We worked first with a Norwegian organization called FOKUS, which is a women’s equality rights organization here in Norway, to bring together experts on the UN system to talk about Human Rights and what is happening at the UN in terms of the human rights of lesbian, gay, bisexual and transgender persons. That was the first session we did on Sunday. The second session was to show how different countries are dealing with these issues in their own region. So we had someone from South Africa, we had an academic, a lesbian woman from South Africa, We had a judge from Brazil, Parliamentarian from Switzerland, we had someone from the military from the Netherlands, we had a public media personality from Israel, we had the US Ambassador to Denmark who happens to be gay. It was important to us to bring these people together to talk about how the international discussion on lesbian, gay, bisexual and trans gender rights, affects them at the domestic level.
We discussed how we could work together as governments and as civil society to ensure the equality and respect for human rights of persons, regardless of their sexual orientation. So that is what we did. On Monday we also had an event at the official residence of Canada, where we had the Minister of Health Bent Høie, we had a Labour Party Parliamentarian – Anette Trettebergstuen and also State Secretary in the Prime Minister’s Office Laila Bokhari joining 200 people to celebrate Pride. What was wonderful was that they joined me in raising the Rainbow Pride Flag over the Canadian residence in Oslo while a choir sang ‘Somewhere over the Rainbow”.
TOT: One thing I realized at the conference was that there were a lot of foreign delegates from countries including US, Israel, Denmark, South Africa, but there was not– one delegate from an Islamic nation, why is that?
I do not think it was intentional in any way. I think that for a number of countries, particularly those with the majority Muslim populations, governments are not yet ready to support the rights of LGBT persons. It would be very difficult to get those governments to sponsor someone to come to Norway to speak about LGBT rights. I look forward to the day where I will be able to work with a colleague Ambassador from an Islamic nation on these issues.
TOT: The absence of Muslim nations in the conference has been criticized by a lot of people because gay communities do exist even in Muslim nations, and their situation there is far more critical than in the west. So, why were representatives from the Muslim World left out?
Again, I worked with embassies. I did not work directly with civil society organizations to bring people to the conference. As the Ambassador here, I worked with the embassies of the US, Brazil, South Africa, Switzerland and Israel. I did not go straight to civil society representatives to bring them in. Each country choose who they thought would represent their regions best.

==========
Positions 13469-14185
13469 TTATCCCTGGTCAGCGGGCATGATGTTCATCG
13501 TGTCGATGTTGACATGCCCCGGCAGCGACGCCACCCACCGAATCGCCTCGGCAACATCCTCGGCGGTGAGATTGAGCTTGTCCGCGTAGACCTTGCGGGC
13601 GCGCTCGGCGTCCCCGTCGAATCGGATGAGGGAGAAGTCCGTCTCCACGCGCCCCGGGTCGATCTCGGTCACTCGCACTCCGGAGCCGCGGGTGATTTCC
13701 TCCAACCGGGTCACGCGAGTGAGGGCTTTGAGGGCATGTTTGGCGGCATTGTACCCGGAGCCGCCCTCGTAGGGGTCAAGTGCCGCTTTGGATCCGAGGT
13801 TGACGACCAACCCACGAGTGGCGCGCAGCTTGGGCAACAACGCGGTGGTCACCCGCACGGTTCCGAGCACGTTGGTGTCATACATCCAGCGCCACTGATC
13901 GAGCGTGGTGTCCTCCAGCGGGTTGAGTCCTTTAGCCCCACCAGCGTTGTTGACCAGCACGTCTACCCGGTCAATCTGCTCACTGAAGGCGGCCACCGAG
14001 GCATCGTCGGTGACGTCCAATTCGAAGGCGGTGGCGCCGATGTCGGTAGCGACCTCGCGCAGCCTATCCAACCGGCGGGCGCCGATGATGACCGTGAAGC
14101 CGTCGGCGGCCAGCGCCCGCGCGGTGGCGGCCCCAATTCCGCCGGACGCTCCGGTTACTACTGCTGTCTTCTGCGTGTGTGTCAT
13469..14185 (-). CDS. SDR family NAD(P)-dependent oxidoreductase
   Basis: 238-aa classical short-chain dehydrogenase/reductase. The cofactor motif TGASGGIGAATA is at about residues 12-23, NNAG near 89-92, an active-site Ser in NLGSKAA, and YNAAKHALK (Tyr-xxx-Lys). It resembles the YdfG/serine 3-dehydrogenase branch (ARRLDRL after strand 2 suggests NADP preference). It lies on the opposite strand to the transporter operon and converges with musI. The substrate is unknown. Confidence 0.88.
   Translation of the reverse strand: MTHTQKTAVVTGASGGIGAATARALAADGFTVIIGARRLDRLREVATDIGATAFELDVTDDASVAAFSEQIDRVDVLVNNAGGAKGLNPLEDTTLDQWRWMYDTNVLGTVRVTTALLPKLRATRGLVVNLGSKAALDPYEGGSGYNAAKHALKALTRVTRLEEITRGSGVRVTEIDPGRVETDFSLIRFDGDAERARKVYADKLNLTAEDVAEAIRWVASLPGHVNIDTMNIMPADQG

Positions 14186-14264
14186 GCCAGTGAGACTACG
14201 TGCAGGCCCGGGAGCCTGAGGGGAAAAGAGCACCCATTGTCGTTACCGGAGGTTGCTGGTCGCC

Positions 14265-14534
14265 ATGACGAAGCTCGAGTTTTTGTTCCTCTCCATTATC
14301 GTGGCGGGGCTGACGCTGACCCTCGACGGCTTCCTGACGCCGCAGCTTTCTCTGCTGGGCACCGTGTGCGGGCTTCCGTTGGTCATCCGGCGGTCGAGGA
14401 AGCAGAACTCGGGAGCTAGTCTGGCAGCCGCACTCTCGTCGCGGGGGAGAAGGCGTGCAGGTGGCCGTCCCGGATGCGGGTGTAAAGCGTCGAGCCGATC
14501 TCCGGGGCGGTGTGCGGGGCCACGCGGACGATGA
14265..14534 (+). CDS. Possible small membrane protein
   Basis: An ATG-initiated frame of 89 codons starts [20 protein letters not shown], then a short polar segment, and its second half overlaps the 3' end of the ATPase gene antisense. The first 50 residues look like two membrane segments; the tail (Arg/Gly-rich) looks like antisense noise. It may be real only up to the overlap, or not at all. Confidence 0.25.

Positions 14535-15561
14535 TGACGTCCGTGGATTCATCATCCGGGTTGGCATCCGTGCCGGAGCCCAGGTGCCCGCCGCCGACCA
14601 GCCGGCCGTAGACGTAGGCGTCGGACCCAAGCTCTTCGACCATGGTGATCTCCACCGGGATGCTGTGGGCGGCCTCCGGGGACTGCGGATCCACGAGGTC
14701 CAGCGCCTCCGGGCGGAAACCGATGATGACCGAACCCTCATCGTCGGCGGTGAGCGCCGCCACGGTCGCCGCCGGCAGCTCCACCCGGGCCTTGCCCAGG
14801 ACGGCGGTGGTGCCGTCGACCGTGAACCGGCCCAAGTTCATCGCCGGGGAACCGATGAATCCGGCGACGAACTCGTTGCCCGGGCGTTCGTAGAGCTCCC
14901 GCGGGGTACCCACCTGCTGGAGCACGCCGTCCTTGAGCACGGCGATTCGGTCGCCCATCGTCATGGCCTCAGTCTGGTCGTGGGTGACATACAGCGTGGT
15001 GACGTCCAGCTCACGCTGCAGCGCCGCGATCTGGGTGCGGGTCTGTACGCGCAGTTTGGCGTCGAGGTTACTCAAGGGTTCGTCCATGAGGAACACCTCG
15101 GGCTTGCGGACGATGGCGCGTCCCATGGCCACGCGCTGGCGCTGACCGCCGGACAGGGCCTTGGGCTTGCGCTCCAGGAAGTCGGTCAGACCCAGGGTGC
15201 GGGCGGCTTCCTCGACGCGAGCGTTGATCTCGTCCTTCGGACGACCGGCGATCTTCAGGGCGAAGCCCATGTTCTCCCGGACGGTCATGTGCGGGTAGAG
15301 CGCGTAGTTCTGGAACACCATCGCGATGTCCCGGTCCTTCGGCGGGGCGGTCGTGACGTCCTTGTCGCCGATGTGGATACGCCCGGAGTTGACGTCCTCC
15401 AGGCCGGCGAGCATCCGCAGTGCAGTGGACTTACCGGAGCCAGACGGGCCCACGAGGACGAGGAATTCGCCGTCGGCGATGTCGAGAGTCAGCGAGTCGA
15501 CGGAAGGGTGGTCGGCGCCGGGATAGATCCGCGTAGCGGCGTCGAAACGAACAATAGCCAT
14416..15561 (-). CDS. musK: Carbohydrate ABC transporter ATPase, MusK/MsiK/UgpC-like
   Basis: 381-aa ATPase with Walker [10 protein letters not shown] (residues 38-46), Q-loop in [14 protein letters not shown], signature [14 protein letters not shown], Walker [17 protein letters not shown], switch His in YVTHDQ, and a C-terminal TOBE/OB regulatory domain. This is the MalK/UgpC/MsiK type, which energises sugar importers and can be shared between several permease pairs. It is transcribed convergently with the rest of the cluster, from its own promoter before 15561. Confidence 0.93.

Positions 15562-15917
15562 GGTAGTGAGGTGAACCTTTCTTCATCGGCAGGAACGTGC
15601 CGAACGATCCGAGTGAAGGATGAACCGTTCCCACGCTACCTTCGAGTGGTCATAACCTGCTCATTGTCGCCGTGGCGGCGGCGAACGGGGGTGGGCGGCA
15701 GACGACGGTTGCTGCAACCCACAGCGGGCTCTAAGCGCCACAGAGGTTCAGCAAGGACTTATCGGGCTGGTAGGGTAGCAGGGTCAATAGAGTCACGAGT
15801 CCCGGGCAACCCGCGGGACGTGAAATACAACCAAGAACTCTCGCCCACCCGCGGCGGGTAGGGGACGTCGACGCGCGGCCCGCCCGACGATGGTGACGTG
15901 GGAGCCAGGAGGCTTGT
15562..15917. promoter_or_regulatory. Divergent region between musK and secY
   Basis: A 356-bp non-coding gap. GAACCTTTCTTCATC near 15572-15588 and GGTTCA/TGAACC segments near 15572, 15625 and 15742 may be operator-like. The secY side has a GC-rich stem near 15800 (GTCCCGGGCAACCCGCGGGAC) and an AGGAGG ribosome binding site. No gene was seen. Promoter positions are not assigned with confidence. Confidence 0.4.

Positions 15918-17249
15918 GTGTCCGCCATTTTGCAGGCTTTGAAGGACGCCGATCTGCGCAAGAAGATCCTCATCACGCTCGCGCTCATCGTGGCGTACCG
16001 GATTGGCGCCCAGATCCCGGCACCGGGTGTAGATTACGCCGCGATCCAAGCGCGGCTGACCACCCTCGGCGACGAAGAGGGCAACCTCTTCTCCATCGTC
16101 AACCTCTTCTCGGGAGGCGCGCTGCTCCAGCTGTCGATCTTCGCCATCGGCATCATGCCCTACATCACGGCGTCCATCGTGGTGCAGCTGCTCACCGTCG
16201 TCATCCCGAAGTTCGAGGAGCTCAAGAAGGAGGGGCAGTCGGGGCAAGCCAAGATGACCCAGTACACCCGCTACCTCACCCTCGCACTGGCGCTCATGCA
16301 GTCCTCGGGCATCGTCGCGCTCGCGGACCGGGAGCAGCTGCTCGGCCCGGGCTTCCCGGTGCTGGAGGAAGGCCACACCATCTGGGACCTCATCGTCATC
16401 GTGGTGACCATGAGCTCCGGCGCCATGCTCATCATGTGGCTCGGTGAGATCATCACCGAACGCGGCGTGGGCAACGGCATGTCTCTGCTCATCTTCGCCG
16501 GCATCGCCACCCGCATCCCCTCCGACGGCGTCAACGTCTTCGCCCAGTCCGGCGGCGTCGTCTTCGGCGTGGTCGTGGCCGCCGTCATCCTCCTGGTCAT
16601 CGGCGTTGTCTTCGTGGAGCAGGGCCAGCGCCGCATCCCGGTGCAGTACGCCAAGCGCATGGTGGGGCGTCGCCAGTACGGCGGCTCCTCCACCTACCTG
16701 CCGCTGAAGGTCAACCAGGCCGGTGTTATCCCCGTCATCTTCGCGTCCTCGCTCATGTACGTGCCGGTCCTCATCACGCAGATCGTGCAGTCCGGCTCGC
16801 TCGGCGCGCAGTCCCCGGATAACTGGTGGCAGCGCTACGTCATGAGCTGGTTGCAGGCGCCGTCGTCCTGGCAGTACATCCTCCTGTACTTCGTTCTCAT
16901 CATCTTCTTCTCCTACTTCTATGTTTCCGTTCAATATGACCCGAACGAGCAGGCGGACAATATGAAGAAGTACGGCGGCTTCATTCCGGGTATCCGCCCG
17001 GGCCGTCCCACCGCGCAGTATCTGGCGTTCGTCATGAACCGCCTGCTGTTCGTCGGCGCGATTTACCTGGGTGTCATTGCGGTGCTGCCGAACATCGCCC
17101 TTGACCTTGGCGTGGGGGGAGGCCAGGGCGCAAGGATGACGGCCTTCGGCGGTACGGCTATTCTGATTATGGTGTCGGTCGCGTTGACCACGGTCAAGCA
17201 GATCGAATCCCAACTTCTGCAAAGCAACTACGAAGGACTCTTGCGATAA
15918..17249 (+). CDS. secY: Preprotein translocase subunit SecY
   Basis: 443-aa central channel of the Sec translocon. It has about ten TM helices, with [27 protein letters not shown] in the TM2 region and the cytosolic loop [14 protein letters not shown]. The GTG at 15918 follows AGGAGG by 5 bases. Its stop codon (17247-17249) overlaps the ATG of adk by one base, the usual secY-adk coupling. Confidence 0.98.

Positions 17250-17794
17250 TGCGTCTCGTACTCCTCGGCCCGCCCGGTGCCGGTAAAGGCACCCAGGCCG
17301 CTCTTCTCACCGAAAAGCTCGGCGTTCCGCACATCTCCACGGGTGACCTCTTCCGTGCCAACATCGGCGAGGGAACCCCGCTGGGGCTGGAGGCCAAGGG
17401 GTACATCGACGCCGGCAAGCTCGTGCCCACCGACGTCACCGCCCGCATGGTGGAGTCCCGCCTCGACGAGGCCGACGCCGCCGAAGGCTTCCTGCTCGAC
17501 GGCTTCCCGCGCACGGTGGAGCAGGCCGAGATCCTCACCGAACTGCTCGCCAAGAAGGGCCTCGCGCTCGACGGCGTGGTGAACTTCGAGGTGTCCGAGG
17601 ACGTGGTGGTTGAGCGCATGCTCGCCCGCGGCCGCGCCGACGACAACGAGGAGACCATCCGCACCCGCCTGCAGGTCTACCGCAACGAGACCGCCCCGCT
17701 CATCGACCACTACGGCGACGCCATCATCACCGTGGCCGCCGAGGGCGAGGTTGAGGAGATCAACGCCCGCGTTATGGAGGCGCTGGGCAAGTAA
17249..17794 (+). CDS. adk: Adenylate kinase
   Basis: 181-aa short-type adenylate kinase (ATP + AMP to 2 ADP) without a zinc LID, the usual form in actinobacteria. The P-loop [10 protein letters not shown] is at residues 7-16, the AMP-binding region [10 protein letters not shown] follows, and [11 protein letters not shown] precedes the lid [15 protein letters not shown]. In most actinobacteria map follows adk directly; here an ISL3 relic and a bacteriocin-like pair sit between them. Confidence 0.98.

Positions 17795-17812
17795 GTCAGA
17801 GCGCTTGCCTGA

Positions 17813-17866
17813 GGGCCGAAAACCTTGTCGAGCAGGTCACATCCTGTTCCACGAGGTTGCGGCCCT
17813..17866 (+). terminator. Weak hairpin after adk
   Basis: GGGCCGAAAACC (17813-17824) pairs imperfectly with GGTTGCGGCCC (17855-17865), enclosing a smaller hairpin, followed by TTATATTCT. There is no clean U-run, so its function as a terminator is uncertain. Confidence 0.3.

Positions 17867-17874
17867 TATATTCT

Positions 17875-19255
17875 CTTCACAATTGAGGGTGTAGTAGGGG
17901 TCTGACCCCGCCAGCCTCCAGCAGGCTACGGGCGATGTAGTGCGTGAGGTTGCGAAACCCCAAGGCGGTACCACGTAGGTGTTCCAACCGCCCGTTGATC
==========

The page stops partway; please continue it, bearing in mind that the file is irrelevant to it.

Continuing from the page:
Having said that, there were representatives of various communities at the event on Sunday, including African and Muslim communities. Our purpose was to create a space for everybody who wanted to talk about these issues. For me it is important to continue to make sure that we bring in a diversity of voices and experiences. This is my first summer here and as you heard, there were not only Muslim voices that wanted to be heard. One of the prominent voices at that session was an American transgender woman of color, who asked me why I did not have a trans woman of color on the stage. These are very good questions because representation and diversity of voices are very important. But when you have a fixed period of time and have to organize, you look at ways to start the conversation. The way we started the conversation, from a diplomatic point of view, was to work with those embassies. As I said to the trans woman of color, we will learn from these experiences and continue to reach out to new voices. I look forward to working with Muslim LGBT representatives, it is important for me to make sure that those voices are heard. It is particularly important because many governments of Muslim majority countries are not yet supportive of the LGBT community. It is important for those voices to be encouraged and supported.
I will now get back to Islam and freedom of expression. How would you describe the illustrations and drawings of the prophet Muhammed by various groups? Would you call this freedom of expression?
This is a challenging question. Freedom of expression is a fundamental human right. Let me say that there is no justification whatsoever for the type of terrorist violence that has targeted artists, writers and journalists. The rationalization by terrorists that these types of illustrations and drawings demand a violent response is incomprehensible and obscene. I think that with freedom of expression comes with a level of responsibility. I think it is important to encourage freedom of expression – to make sure that we all have the ability to talk about what our beliefs are, to talk about what our views are on a political level – including being very critical of authority. With that freedom to speak about whatever issue we feel is important, I think it is equally important to be conscious of the effect that your speech has on others. Just because I can say or do something does not mean I should. I think that we have to be aware of the impact of our words and our actions on others and as we are exercising our freedom of expression, we also use good judgment. I believe it is important to treat people with respect and dignity.
TOT: Canada and the US are close allies who have very similar views on a number of international matters– including Iraq, Afghanistan and other countries in the Middle East and South Asia. Some people believe that western countries, including Canada, lost the war on a moral level. What do you think about this? Also,Many people believe that there is some kind of hatred rising against Western powers in South Asia because of bad policies from the US and your country. (Canada), what is your view on this? I beg to disagree, I think that Canada – I will not speak about US as it is a different country obviously. I think Canada is a country where respect for diversity and inclusion is something that is recognized around the World. We still have many, hundreds of thousands from around the World who come to Canada every year. Our political system, culture, identity are very much fixed on diversity. People of different faiths, different national backgrounds and sexual orientations participate in all levels of our society.I am a refugee to Canada. My family had to leave Poland because of our religious background and we were given refugee status in Canada. And I have been doing pretty well for myself in Canada. I think it is a story that is repeated by people of different faiths and backgrounds – whether they are from South Asia, East Asia – or from all over the World. We also have a large number of Muslims and other people in Canada who are doing very well.